The preventability of the prevalent diseases plaguing the UAE's population illustrates the general public's ignorance of basic medical matters crucial to healthy living said some of the country's future doctors last week.
Mohammad Sami Moghamis, President of the Emirates Medical Students' Society (EMSS) believes the rate of people suffering from Type 2 diabetes and hypertension can be significantly lowered by raising basic health awareness.
"It is evident communities in the UAE lack the appropriate amount of medical education because most of the prevalent diseases such as Type 2 diabetes and hypertension are preventable," he said. "These diseases are most often caused by people's lifestyle choices, which show patients' lack of basic medical awareness."
EMSS was founded in 2006 at Dubai Medical College (DMC), after it hosted the country's first Medical Students' Conference.
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The conference brings the UAE's medical students together in a research competition to discuss current developments in medicine.
EMSS is a full member of the International Federation of Medical Students' Association, recognised by the World Health Organisation, and serves to unite the UAE's future doctors. EMSS is made up of six committees, one of which is public health, a department responsible for raising public health awareness through campaigns such as anti-smoking, anti-obesity, breast cancer and blood donation.
The proactive committee members of EMSS have made it their mission to develop the UAE's medical community for the benefit of its society, something they believe is a necessity. However, like most change it is proving to be a challenge.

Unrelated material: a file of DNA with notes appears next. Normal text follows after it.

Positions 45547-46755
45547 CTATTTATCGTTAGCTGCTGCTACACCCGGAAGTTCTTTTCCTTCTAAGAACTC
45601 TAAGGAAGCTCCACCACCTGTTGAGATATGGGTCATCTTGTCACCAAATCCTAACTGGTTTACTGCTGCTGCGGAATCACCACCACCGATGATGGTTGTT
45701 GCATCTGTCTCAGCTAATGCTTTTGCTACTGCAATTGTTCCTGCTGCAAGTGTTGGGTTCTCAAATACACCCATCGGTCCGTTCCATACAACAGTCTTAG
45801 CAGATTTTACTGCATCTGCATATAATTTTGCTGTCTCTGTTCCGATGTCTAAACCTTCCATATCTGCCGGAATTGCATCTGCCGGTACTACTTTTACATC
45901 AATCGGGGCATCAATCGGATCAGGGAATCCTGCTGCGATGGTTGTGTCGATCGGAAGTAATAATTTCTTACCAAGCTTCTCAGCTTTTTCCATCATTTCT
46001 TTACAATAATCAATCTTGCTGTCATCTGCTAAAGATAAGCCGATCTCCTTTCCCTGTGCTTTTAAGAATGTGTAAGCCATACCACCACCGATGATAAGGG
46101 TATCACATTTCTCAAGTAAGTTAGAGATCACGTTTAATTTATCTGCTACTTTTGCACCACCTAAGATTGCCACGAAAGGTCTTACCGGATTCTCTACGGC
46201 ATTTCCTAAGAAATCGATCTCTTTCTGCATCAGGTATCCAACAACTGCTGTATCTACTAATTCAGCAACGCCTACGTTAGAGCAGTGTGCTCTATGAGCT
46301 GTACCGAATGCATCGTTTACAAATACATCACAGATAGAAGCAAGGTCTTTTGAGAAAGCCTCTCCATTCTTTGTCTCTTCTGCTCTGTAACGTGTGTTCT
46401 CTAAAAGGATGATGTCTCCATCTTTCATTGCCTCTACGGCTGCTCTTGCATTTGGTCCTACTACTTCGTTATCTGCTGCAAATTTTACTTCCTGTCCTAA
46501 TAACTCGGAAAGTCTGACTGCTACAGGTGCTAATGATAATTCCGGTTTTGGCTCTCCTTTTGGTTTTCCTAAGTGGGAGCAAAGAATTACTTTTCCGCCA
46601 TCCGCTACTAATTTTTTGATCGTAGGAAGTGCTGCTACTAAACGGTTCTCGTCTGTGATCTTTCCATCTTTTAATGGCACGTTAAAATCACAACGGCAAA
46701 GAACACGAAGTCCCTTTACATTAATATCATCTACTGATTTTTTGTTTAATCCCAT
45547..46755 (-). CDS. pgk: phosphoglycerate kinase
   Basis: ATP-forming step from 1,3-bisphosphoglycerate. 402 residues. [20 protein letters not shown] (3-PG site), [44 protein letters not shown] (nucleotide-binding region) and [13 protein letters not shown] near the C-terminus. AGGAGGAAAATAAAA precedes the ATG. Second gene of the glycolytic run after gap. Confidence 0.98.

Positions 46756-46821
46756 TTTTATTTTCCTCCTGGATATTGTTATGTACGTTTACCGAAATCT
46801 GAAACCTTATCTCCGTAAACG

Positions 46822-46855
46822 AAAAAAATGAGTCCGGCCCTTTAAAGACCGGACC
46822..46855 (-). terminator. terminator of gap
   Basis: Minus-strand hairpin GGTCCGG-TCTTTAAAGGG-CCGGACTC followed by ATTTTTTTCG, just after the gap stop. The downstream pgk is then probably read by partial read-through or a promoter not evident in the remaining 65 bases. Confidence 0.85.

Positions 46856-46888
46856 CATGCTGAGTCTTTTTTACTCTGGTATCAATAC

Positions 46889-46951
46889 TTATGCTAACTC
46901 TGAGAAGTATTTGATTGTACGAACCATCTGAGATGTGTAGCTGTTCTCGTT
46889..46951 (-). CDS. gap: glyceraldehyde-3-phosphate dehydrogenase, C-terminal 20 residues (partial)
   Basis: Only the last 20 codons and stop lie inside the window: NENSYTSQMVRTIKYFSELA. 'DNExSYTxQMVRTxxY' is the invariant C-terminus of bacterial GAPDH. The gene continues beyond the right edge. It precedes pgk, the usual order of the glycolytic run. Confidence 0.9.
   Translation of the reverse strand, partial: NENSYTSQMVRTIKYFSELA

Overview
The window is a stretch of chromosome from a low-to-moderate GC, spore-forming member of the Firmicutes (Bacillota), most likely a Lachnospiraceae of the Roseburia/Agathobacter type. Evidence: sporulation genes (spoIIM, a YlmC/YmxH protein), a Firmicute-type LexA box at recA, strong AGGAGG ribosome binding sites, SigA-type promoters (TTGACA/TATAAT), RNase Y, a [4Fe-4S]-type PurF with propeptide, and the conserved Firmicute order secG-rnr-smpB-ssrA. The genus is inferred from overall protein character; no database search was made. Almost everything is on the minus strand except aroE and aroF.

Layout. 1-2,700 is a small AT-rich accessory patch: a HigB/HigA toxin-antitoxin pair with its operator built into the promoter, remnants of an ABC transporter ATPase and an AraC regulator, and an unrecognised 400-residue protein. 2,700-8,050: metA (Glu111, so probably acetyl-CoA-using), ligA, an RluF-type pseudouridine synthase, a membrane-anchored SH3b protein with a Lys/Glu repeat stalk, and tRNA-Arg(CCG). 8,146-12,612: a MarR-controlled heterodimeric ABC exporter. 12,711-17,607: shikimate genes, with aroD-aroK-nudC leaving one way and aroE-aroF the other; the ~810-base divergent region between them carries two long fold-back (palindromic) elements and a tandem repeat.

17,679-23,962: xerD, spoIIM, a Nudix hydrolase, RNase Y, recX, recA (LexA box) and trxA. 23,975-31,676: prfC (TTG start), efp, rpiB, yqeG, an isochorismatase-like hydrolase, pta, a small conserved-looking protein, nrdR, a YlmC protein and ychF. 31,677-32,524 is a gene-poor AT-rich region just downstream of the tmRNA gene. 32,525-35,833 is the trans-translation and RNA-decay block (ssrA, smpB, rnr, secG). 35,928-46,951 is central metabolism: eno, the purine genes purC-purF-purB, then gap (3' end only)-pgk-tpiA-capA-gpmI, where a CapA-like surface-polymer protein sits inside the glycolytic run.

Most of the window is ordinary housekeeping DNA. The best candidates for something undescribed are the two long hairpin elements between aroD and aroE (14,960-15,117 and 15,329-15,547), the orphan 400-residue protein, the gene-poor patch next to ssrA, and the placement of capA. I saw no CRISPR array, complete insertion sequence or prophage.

"From my own experience I've found two main challenges for medical students," said Dr Jameel Idris Kasmani, EMSS Supervising Council member. "The first is research and the lack of data and the other is the general public's apprehension towards being examined by medical students."
Dr Kasmani added the public's misconception and misinformation does not allow medical students to learn from them, which is a critical problem the country's future doctors face. "They think they'll be guinea pigs or something, which is a notion very different to that in other parts of the world, where people actively volunteer," he said. "It's all about simple examination and history-taking techniques, something medical students can only learn from patients."
He added the practical element of learning from real-life patients is never invasive as it is unheard of for medical students anywhere in the world to independently consult anyone.
Women in medicine
For Mona Mohammad Faramawy, Vice-President of internal affairs at EMSS, student research is mainly hindered by protocol and endless red tape.
"I am now a fourth year medical student but since my first year I've been trying to conduct Alzheimer's research on the elderly," she said. "But the amount of permissions and approvals required is turning out to be a very big problem."
Mona also believes the sparse female presence in not only the UAE's surgical community but across the entire Arab world is an issue. This is why she has chosen to pursue a career in surgery.
"I chose surgery because as a girl in the Arab region in an Islamic country I've seen a serious female presence lacking in the surgical field," she said. "They are something the Arab world desperately needs."
Yet, the students know change will not come overnight.
"The ideas for change in the student medical community won't happen tomorrow but we are the doctors of the future," said Lina Darwish, EMSS national officer of the Human Rights and Peace Standing Committee. "By EMSS educating medical students and highlighting important issues, transformation will come gradually because once we become doctors we will have the power to transform things."